On 16 June 2015, the European Parliament’s Legal Affairs Committee adopted a report reviewing the EU’s legislative framework in the area of copyright law. The original draft of the report, authored by German Pirate Party MEP Julia Reda, has been subject to various amendments. One amendment that has spawned considerable debate concerns the so called freedom of panorama exception.
This exception to the rights of the copyright holder allows anyone to publish images of works, such as works of architecture or sculpture, made to be located permanently in public places without infringing any copyright that may subsist in such work. The amended draft includes a recommendation, however, that “the commercial use of photographs, video footage or other images of works which are permanently located in physical public places should always be subject to prior authorisation from the authors [the copyright holders, BB] or any proxy acting for them”.
On a European level, the freedom of panorama exception has its roots in Article 5(3)(h) of the Copyright Directive (2001/29/EC). This provision provides for the possibility of Member States having a freedom of panorama exception in their copyright laws, but does not require such a rule. The majority of EU Member States, however, currently apply such exception. For example, Germany enjoys a provision in section 59 of the German Copyright Act (UrhG) that allows anyone, even for commercial ends, to publish photographs of modern buildings or public art installations without infringing copyrights. Other Member States, including France, did not incorporate a freedom of Panorama exception into their national laws.
In France, for example, it is illegal to publish photographs of the Eiffel Tower at night. Whilst the structure of the Tower itself, built in 1889, entered the public domain a long time ago, the Tower’s illuminations are considered to be an artistic work and, thus, subject to copyright protection. As a result, publication of a photograph of one of Europe’s most iconic landmarks requires the photographer to first seek permission of the rights holder. The stance is confirmed by the Eiffel Tower’s operating company, who note the following in the FAQ-Section on their Website:
“The views from the Eiffel Tower are rights-free. Permission and rights must be obtained from the “Société d’Exploitation de la Tour Eiffel” (the Operating Company, or SETE) for the publication of photos of the illuminated Eiffel Tower.”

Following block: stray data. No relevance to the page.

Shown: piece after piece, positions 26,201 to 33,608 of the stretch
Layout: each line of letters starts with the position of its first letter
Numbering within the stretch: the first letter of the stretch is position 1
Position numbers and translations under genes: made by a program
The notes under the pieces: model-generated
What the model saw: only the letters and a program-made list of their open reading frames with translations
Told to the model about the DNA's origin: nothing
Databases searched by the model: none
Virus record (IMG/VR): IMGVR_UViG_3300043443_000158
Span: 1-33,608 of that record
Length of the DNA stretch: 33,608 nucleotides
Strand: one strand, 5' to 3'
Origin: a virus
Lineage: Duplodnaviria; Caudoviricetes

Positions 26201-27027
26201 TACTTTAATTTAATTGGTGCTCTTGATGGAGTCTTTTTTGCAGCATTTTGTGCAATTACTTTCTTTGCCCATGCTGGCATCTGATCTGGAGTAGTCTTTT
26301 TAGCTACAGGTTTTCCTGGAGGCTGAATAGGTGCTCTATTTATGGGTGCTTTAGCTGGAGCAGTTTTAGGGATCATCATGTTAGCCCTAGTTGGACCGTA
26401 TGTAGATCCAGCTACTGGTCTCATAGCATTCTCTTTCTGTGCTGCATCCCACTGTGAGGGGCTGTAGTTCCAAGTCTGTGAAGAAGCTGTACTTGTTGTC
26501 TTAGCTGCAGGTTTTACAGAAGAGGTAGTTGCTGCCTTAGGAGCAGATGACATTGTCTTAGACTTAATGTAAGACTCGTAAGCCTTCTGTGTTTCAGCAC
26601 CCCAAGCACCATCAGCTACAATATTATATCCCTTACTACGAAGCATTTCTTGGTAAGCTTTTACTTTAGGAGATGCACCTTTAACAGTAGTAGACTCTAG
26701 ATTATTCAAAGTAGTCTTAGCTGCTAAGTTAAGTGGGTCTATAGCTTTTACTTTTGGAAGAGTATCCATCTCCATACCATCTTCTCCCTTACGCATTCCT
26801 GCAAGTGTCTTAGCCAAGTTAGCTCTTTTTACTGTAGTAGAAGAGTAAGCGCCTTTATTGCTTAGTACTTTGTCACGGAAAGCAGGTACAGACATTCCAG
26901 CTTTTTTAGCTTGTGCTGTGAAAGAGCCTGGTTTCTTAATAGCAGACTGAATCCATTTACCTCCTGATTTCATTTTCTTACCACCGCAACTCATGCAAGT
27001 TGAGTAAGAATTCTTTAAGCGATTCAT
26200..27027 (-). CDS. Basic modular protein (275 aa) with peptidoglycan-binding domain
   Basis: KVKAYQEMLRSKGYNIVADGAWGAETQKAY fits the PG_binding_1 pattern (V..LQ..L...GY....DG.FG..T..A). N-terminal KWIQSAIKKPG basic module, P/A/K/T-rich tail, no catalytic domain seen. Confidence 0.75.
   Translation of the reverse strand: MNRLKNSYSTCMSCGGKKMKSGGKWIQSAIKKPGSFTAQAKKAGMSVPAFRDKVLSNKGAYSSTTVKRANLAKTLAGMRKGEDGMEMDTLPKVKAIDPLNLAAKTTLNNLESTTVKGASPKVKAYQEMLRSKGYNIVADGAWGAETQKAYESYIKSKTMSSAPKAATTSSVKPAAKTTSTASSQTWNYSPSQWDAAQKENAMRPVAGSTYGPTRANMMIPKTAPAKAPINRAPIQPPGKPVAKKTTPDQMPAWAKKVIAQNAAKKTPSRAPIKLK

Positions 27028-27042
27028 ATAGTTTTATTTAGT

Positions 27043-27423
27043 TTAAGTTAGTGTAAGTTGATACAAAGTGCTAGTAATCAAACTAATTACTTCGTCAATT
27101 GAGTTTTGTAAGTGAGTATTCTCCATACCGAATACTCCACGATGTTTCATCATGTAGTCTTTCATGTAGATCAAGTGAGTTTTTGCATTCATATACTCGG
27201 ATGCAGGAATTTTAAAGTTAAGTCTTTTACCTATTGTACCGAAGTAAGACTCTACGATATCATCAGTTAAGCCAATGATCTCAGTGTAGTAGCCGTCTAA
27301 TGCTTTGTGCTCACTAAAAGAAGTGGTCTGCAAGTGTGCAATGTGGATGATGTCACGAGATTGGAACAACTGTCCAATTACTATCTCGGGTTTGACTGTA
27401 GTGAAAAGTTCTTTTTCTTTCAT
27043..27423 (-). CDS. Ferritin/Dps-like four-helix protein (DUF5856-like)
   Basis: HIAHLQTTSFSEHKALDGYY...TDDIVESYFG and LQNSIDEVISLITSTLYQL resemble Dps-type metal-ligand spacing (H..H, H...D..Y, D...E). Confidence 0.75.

The final vote on the adoption of the amended report in the plenary of the European Parliament is due to take place on 9 July 2015. Even if the report were to be adopted in it’s present form, the result would merely be a (non-binding) recommendation. It would then be on the European Commission to put forward a formal proposal to revise copyright law. The Commission’s proposals would, in turn, need agreement not only by the Parliament but also by a large majority of EU Member States.
From a legal standpoint, giving effect to the amended report would not necessarily see millions of Europeans face legal action for uploading photos of famous landmarks onto their social network profiles. The restriction of the freedom of panorama exception would primarily affect professional photographers using images for commercial purposes. However, there remains a “grey area” since, for example, the terms of service of Facebook give Facebook the right “to use any IP content that you [the users, BB] post on or in connection with Facebook”. As Facebook and other social network platforms generate revenue through advertising, uploading photos might fall within the scope of the proposed restrictions.
Update: On 9 July 2015, the plenary of the European Parliament has rejected the proposal to restrict freedom of panorama. There is still a chance, however, that the European Commission could include such restriction into its legislative proposals to modernize (further harmonize) copyright law which are expected to be presented in autumn 2015.